If we define being “right” or “wrong” as outperforming or underperforming the market, respectively, then in order to be right or wrong, we basically need to hold something different (either securities or bet sizes) than the “market”.   Bill Sharpe taught us that over two decades ago.[1]   That’s just math.  Outperforming, very simply, requires deviating from the norm.  In other words, it requires risk-taking.  And there are two sides to the “risk-taking” proposition.  On one side, there are gains; on the other, losses.  The existence of one requires the possibility of the other.  

If we start off with a random-walk base case, then in order to tilt the risk/reward equation in our favour demands a process or informational edge.  Our specific approach requires the gathering of relevant fundamental information about specific companies (and the simultaneous dismissal of irrelevant information), the unbiased interpretation of that data in a sector context, rigorous modelling of those fundamentals, and then an identification of decision-making biases currently preventing the consensus investor from digesting the same data and arriving at our view.

That’s pretty much it, and we think and hope that this moves us off the random-walk base case toward something more in our favour.  Being 65% correct over time across the portfolio, for example, might be something that an investor should strive for.  Of course you might even strive for even higher accuracy, but at 65% you very well may generate more than satisfactory long-term excess returns.  But here is the toughest pill to swallow in that equation:

“If you want to be 65% right, you implicitly also want to be 35% wrong.”

HA and BS.png

That coulda been a double play.

Of course you would like to make money in every single individual investment you make.  Yet you must not only realize that you are taking risk, and that risk begets reward, but accept that risk when it is presented.  This is one of the hardest lessons any of us can learn, and frankly, I am still in the process of learning it myself.  When that loser reveals itself, I sometimes need to remind myself of Henry Aaron.  “Hammerin’ Hank” hit 755 home runs, eclipsing Babe Ruth’s 714, but he is also third on the all-time list for grounding into double plays.  With a runner on first, Hank went to the plate expecting the possibility of one or the other.  If he truly never wanted a remote chance of grounding into a double play, he never would have hit a home run.  Instead, he wanted a chance to ground out, embraced the risk/reward, and with that mentality, over a long and successful career, he hit over twice as many home runs as groundouts into double plays.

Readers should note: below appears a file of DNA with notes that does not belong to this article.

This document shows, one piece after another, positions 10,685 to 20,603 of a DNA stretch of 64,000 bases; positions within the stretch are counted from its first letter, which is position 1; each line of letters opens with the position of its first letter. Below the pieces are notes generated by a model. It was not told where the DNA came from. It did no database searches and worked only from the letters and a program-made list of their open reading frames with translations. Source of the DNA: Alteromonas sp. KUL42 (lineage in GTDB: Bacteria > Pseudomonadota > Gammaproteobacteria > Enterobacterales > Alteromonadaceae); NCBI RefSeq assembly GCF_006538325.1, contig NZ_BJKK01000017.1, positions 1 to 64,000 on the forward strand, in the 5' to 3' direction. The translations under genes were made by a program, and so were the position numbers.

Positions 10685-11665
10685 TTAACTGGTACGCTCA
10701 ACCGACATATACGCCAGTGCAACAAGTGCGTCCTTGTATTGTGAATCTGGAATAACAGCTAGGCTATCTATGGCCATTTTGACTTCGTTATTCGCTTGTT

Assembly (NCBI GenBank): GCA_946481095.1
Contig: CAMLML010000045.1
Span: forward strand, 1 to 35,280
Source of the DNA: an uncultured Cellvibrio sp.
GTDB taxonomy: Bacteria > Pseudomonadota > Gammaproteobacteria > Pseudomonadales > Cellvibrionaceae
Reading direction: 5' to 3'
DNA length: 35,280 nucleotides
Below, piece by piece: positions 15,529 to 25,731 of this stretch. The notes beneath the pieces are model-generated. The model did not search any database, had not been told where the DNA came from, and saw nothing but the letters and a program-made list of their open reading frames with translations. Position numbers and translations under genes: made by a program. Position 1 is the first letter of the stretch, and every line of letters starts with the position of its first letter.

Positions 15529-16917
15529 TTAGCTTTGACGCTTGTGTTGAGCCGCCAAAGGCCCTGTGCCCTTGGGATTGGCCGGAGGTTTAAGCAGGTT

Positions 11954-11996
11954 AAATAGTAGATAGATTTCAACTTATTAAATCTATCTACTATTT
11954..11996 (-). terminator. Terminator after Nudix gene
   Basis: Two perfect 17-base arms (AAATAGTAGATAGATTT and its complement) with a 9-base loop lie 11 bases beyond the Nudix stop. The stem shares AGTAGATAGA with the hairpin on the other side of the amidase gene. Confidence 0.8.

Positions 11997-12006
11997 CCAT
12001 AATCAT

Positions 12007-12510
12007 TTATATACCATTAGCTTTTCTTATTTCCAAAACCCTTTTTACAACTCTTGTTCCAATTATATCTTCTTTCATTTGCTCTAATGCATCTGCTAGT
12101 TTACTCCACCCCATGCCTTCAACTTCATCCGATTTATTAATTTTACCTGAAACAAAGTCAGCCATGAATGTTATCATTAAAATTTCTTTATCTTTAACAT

Staying within the baseball metaphor, whether you can hit .500, .600, or even .700, it will still take the aggregation of many seasons where we perform above or below our long term batting average before that average is revealed.  During this journey, you should hope to see more wins than losses, and more doubles than strikeouts.  You’ll almost certainly also ground into some double plays too, and you may even hit a few grand slams.  To find these home runs, stand-up triples, or bunt singles, our view is that identifying favourable risk and reward equations for individual securities requires one to do things differently than everyone else does.  It gets back to doing things in a way that you think is better, but that your competition hasn’t yet adopted.  It gets back to being simultaneously unconventional and smart, and a willingness to look unconventional and stupid.

[1] The Arithmetic of Active Management, William F. Sharpe, Financial Analysts Journal, January/February 1991, Vol. 47, No. 1:  7-9

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